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Be Wary Of Homograph Domain Names

April 18, 2012

As useful and essential as the Internet is, it's certainly not without its traps and pitfalls waiting to grab the unwary - an example is homograph domain names.

Generally speaking, the term homograph refers to words of the same spelling but with more than one meaning. A couple of examples include bat, can, extract - and even the word 'domain' might be considered a homograph.

However, when applied to domain names, the term homograph has been given a very different meaning. 

According to Greg Crowe, a staff writer covering technology for Government Computer News, a homograph domain name uses different characters to replace letters to produce a name that looks similar to spelling of another word. An example: "ba11"  - where two numerals replace the letter "l".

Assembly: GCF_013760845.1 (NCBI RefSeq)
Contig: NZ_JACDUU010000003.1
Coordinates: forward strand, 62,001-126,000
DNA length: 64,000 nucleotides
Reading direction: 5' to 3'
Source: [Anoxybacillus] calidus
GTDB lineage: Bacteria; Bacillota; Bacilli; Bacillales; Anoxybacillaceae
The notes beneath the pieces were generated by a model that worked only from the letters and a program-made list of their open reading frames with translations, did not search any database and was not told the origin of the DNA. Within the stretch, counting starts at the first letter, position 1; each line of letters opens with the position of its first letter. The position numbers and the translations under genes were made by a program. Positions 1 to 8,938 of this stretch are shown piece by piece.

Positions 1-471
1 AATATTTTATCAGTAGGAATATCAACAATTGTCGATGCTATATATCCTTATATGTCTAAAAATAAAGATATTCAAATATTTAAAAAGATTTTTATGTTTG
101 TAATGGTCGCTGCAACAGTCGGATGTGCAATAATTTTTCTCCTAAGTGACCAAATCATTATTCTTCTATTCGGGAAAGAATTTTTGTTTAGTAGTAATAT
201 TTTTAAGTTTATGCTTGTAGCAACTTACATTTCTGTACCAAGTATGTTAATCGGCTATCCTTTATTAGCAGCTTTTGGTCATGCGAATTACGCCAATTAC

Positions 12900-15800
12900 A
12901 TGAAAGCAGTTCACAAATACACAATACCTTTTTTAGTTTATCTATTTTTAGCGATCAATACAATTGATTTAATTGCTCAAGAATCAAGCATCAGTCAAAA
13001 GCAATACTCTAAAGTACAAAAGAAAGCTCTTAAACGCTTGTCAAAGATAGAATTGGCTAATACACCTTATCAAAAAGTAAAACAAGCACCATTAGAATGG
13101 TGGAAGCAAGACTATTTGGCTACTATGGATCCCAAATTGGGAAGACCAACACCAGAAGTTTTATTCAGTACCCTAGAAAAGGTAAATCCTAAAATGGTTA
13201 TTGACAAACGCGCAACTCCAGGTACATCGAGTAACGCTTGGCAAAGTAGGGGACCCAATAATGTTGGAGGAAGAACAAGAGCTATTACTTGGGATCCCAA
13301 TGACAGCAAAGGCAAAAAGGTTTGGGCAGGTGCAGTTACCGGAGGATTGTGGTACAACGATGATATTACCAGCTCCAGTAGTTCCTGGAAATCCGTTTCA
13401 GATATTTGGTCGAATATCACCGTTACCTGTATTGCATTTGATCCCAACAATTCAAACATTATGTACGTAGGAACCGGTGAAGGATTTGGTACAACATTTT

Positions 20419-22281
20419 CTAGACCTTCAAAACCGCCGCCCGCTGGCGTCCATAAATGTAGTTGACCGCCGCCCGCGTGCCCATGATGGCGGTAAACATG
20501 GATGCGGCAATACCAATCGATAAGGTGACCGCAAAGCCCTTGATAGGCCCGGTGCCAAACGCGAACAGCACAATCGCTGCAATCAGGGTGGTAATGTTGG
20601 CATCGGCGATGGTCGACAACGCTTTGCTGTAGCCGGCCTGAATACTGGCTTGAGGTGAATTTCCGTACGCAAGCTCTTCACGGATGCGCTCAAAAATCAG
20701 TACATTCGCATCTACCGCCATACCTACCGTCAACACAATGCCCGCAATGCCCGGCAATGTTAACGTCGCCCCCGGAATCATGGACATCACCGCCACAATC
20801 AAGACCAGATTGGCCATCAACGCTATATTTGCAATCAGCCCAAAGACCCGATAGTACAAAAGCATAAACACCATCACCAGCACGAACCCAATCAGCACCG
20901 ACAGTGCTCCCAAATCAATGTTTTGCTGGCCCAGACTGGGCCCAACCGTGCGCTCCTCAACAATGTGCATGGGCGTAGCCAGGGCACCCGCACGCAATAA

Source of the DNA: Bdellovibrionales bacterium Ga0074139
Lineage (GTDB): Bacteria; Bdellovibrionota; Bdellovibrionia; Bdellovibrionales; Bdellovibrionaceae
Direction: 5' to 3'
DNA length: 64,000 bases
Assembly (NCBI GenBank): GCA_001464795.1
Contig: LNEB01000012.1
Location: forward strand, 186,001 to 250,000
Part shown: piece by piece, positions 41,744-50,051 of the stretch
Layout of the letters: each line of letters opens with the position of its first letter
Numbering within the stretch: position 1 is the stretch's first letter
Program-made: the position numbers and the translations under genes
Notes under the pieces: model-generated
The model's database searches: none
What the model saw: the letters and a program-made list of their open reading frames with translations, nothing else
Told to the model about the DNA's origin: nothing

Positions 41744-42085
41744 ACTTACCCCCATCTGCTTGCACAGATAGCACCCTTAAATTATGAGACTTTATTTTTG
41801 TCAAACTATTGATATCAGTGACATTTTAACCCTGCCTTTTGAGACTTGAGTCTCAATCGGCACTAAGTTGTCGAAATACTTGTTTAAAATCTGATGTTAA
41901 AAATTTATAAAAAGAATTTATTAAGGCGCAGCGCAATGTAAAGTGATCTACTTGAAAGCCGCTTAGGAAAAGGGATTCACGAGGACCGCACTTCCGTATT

So why would anyone register such names? While for some it could be just because they can; others may have darker purposes in mind. Homographic domain names are most commonly seen in phishing emails to entice the recipient to click on a link; believing it to be the site of a company or organisation they know. 

From there, the person may be directed to a site that looks exactly the same as the legitimate web site and may then part with sensitive personal details, such as login or other account information.

Greg Crowe points out since some letters in Cyrillic and Greek alphabets look the same as Latin characters, a fraudster could potentially register an international domain name that looks exactly like another registered name.

According to a Wikipedia entry on the topic of homographs in internationalised domain names ,the Cyrillic small letter a ("а"), can look identical to the Latin small letter a, ("a") which is the lowercase "a" used in English. Fonts in italic type will feature Greek alpha α looking like a Latin a.

While homograph domain names are often easy to spot, it can depend on the font being used. 

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